And what a chequered history. Leslie’s years of fame, which peaked when a record 30 ­million viewers watched Den serve divorce papers to Angie, were ­ruined by a webcam sex scandal in 2004.

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Leslie died, aged 71, in 2018. Louise says: "I’m sad he’s gone, because he kind of mucked up a couple of times, didn’t he? He was careless with social media. The man had come full circle. He’d lived a life.

"By the time he died he was honourable and had apologised to everyone he needed to ­apologise to."

It says much about Louise not just that she volunteered to help prisoners, but that she ­maintains friendships for decades in the showbiz world.

She holidayed with Nadia Sawalha during her EastEnders stint and June Brown, Barbara Windsor and the late Wendi Peters became confidantes.

"I was going through a tricky time around EastEnders – my marriage had split up. They were fetching cups of tea.

"I haven’t seen Barbara lately – the last time was roughly five years ago when she was very ­affectionate. I don’t know if she had dementia then. Her husband Scott’s been absolutely amazing – bodyguard, champion, carer – phenomenal."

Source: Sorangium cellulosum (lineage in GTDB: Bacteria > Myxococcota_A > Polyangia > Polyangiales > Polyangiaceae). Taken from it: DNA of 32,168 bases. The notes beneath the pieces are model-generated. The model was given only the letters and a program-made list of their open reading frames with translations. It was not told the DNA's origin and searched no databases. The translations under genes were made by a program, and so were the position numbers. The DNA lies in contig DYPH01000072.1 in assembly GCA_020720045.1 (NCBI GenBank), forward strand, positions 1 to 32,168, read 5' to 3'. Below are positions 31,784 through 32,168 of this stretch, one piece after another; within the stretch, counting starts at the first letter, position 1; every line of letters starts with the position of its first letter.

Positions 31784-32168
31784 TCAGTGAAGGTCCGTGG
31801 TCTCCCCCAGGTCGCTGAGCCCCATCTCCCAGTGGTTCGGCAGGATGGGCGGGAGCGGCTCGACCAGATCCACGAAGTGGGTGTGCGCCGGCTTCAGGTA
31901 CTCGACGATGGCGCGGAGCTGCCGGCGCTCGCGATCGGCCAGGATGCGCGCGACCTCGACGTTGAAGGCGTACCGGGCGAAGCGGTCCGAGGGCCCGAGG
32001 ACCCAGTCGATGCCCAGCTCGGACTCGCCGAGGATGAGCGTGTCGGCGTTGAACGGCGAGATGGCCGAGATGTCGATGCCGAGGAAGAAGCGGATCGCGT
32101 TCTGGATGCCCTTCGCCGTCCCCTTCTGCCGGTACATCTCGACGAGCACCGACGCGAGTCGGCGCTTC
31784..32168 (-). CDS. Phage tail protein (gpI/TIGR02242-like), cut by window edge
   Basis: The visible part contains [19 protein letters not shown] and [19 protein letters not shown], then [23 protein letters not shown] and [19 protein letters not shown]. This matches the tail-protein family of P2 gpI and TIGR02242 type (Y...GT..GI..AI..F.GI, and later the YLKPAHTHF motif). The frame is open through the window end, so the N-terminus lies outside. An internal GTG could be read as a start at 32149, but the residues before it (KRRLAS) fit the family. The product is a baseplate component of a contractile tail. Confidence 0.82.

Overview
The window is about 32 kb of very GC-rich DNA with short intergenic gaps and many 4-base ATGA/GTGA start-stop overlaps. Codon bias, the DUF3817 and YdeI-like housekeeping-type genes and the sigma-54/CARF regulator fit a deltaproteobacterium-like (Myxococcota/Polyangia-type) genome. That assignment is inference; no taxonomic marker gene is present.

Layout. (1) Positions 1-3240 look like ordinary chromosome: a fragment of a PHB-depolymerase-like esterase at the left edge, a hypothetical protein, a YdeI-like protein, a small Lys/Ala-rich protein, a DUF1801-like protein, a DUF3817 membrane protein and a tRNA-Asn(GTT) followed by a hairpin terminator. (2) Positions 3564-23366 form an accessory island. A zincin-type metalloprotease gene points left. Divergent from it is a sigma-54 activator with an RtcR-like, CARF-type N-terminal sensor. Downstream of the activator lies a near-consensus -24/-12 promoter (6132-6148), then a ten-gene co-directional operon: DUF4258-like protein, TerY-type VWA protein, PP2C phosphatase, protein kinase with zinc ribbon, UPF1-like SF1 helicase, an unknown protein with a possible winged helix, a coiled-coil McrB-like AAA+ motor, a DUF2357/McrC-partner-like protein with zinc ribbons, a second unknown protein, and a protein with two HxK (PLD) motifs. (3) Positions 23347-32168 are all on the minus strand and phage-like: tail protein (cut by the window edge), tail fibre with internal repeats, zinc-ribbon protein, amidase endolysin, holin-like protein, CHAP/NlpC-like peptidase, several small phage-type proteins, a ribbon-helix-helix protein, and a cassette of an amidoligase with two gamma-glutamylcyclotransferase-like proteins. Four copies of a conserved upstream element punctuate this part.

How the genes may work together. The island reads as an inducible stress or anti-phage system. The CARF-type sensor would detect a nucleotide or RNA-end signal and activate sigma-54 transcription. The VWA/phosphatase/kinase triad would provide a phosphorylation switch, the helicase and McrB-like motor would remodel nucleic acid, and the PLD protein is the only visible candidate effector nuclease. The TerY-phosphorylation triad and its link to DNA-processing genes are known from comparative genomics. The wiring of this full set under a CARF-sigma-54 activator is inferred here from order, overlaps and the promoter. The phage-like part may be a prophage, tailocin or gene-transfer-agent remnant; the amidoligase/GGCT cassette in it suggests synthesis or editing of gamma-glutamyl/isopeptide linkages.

Tom Baker is still Louise’s good friend since he played the fourth Dr Who and she was his scantily clad assistant Leela from 1977 to 1978.

"I see Tom once every two months. We record audio for a podcast so I get to reprise Leela, and imagine being in my 20s and running around in whatever I was supposed to be wearing.

"At the time I didn’t think it was gratuitous – in retrospect, it probably was. The director said they wanted something for the dads. Dr Who was on just after the football results, so it was quite deliberate. I’m told it won over two million extra viewers.

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"But I maintain she was feisty, not educated but intelligent. Even though they took her clothes off, they did make her energised and innovative.”

Diners might do a double take to see Louise and the cast of Tenko – a 1980s TV series about women held by the Japanese as prisoners of war – enjoying London’s smart restaurants.